Snob-less Not Jobless

| Austin, TX, USA | Family & Kids, Politics, School, Top

(I’ve just taken an order from a well-dressed woman and her daughter, who is wearing a uniform from a private school. The woman is berating her daughter about her grades.)

Woman: “If your grades don’t improve, you won’t get into college. You’ll end up in some dead-end job like her.”

(The woman gestures towards me.)

Me: “Actually, I’m a college graduate.”

Woman: “Yes, well I mean a real college.”

Me: “I graduated from the University of Texas with two degrees, and my teacher’s certification.”

Woman: “You evidently didn’t do too well if you wound up here now, did you?”

Me: “I wound up here after our state legislature cut funding for public education. My husband also holds a Master’s in engineering, but has been laid off for similar reasons. We’ve taken these jobs to survive so we wouldn’t have to depend on public assistance.”

(I hand them their drinks.)

Me: “Never judge a book by its cover.”

(The woman goes over to the condiment bar without another word, but her daughter smiles and fist-bumps me.)

Lights Out, Brains Out

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Over Sensitive Customer

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Man’s Best Friend, From Beginning To End

| Alamogordo, NM, USA | Family & Kids, Pets & Animals, Top

(A family has just had their old golden retriever euthanized, due to a mix of a bad heart and bone cancer. The whole family is pretty despondent, but the youngest, a little boy, is taking it the worst. While the family is waiting for the paperwork to get finished, one of our regulars—a young Air Force lieutenant—walks in. He quickly notices the group, and approaches the desk.)

Lieutenant: “Did they just have to put someone down?”

(I nod. The lieutenant sits down right next to the boy, who is near tears.)

Lieutenant: “You okay, little guy?”

(The boy nods.)

Lieutenant: “Did you lose someone you care about?”

Boy: “Uh huh…”

Lieutenant: “Do you miss him?”

Boy: “Uh huh…”

Lieutenant: “Did you make every day of his life worth living?”

Boy: “Huh?”

Lieutenant: “I lost my little brother to cancer a few years back, and it tore me up. Had I done everything I could? What if I had done this or that differently? I just didn’t know, and it ate me up inside. Then they read us his will. It said, “I thank you, all of you, for making what borrowed time on Earth I had worth it, down to the second. That is all I could have asked for; know that should this cancer take me before I pen this will again, I loved each of you like no other family can, and going out with a smile worth smiling is the best way to go”.”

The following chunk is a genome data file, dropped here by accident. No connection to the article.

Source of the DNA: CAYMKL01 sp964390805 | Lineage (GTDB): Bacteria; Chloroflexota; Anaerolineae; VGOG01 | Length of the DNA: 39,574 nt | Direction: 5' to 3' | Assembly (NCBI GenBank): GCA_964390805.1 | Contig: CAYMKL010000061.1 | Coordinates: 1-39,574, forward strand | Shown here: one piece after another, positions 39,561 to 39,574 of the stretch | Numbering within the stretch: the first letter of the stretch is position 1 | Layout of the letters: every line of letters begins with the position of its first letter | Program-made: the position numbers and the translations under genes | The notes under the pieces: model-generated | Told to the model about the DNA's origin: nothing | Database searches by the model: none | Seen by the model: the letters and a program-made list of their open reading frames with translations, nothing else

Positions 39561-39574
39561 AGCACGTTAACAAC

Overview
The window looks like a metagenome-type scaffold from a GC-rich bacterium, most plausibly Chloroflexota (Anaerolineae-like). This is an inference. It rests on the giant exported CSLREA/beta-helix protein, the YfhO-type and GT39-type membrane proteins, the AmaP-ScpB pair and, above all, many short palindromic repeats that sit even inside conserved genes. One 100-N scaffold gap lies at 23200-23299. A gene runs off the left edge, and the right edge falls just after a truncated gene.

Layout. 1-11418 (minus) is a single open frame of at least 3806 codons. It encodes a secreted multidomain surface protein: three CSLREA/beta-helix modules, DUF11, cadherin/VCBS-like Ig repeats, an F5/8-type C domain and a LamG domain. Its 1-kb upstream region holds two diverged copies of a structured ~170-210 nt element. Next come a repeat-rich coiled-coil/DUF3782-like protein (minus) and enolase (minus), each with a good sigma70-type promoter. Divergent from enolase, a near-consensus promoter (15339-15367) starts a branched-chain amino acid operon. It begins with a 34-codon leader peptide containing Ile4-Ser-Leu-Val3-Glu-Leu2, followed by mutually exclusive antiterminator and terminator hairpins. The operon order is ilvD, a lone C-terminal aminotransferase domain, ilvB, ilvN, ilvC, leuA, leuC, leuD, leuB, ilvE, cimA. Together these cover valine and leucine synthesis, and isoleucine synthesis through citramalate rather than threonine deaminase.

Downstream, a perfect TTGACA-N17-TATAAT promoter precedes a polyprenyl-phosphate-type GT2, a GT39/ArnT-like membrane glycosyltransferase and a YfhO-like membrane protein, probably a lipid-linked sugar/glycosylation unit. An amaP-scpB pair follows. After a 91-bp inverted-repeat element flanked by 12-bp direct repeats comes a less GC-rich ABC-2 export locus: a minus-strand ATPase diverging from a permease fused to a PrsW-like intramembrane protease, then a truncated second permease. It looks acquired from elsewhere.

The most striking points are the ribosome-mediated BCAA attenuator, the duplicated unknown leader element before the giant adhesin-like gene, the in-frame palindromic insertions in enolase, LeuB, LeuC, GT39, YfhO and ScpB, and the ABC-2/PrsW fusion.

(The whole family is listening at this point, and the boy is completely enraptured. The lieutenant, lost in his recounting for a moment, looks back at the child.)

Lieutenant: “So, if you did your best—your VERY BEST—to make every day of his life worth living; I’m sure from wherever he is now, he’s looking back on your time together and smiling.”

(The boy runs out of his chair, up to the lieutenant, and gives him a hug. He lets loose all the tears he was fighting back. The father tries to remove the child from his iron-gripped hug, but the lieutenant stops him.)

Lieutenant: *to the father* “It really is no trouble at all…”

(As for the boy, he eventually the he cried himself to sleep in the lieutenant’s lap.)

Building A Case Against Her

| BC, Canada | Books & Reading, Criminal/Illegal, Theme Of The Month

(I work in the toy department of a fairly large bookstore. For the past few weeks, we’ve been finding empty boxes of large Lego kits tucked away in the shelves. I notice a woman crouched down behind a display in the back corner, a large backpack at her feet, and a Lego box in her hands that she’s trying to open.)

Me: “Hi there! Are you finding everything all right today?”

Woman: “Oh, uh, yeah.”

(The woman shuffles to her feet, and I start ‘tidying up’ a nearby display. She puts the box of Lego down and grabs her backpack. She wanders off to the teen section, and I keep a discreet eye on her as she grabs a book and sits down to read. I find my manager and tell him what happened. He approaches the customer, who is still reading.)

Manager: “Hey there, I hear you like Lego.”

Woman: “Uh…?”

Manager: “My kid really likes Lego too. But he’s really disappointed when he opens the box and the pieces are all missing.”

Woman: “Um…”

Manager: “So, here’s what we’re going to do. You’re going to leave my store and not come back. If you do, I’ll have to call the police.”

(The woman leaves the store, still flustered. We never saw her again. Mysteriously, the Lego stopped disappearing, too.)

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